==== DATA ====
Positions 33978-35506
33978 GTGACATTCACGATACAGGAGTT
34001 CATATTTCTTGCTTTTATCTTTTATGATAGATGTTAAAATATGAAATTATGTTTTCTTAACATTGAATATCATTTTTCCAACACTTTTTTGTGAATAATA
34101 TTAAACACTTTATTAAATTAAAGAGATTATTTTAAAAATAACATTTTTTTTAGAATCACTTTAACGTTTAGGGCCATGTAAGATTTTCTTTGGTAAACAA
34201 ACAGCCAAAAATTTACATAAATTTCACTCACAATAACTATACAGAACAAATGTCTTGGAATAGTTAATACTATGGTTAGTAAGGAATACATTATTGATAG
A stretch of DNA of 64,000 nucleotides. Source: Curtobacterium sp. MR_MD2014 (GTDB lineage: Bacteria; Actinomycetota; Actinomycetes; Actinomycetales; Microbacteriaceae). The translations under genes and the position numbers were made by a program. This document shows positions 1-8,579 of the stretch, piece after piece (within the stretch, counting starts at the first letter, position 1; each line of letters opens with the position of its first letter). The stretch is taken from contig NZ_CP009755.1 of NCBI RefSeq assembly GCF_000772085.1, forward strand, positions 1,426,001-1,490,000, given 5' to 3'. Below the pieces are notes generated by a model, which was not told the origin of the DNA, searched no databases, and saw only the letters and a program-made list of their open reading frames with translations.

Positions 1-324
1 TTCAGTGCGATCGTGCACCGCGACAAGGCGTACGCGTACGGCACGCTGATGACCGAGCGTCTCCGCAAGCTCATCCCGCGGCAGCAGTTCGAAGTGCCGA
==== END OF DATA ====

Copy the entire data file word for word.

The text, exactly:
Positions 33978-35506
33978 GTGACATTCACGATACAGGAGTT
34001 CATATTTCTTGCTTTTATCTTTTATGATAGATGTTAAAATATGAAATTATGTTTTCTTAACATTGAATATCATTTTTCCAACACTTTTTTGTGAATAATA
34101 TTAAACACTTTATTAAATTAAAGAGATTATTTTAAAAATAACATTTTTTTTAGAATCACTTTAACGTTTAGGGCCATGTAAGATTTTCTTTGGTAAACAA
34201 ACAGCCAAAAATTTACATAAATTTCACTCACAATAACTATACAGAACAAATGTCTTGGAATAGTTAATACTATGGTTAGTAAGGAATACATTATTGATAG
A stretch of DNA of 64,000 nucleotides. Source: Curtobacterium sp. MR_MD2014 (GTDB lineage: Bacteria; Actinomycetota; Actinomycetes; Actinomycetales; Microbacteriaceae). The translations under genes and the position numbers were made by a program. This document shows positions 1-8,579 of the stretch, piece after piece (within the stretch, counting starts at the first letter, position 1; each line of letters opens with the position of its first letter). The stretch is taken from contig NZ_CP009755.1 of NCBI RefSeq assembly GCF_000772085.1, forward strand, positions 1,426,001-1,490,000, given 5' to 3'. Below the pieces are notes generated by a model, which was not told the origin of the DNA, searched no databases, and saw only the letters and a program-made list of their open reading frames with translations.

Positions 1-324
1 TTCAGTGCGATCGTGCACCGCGACAAGGCGTACGCGTACGGCACGCTGATGACCGAGCGTCTCCGCAAGCTCATCCCGCGGCAGCAGTTCGAAGTGCCGA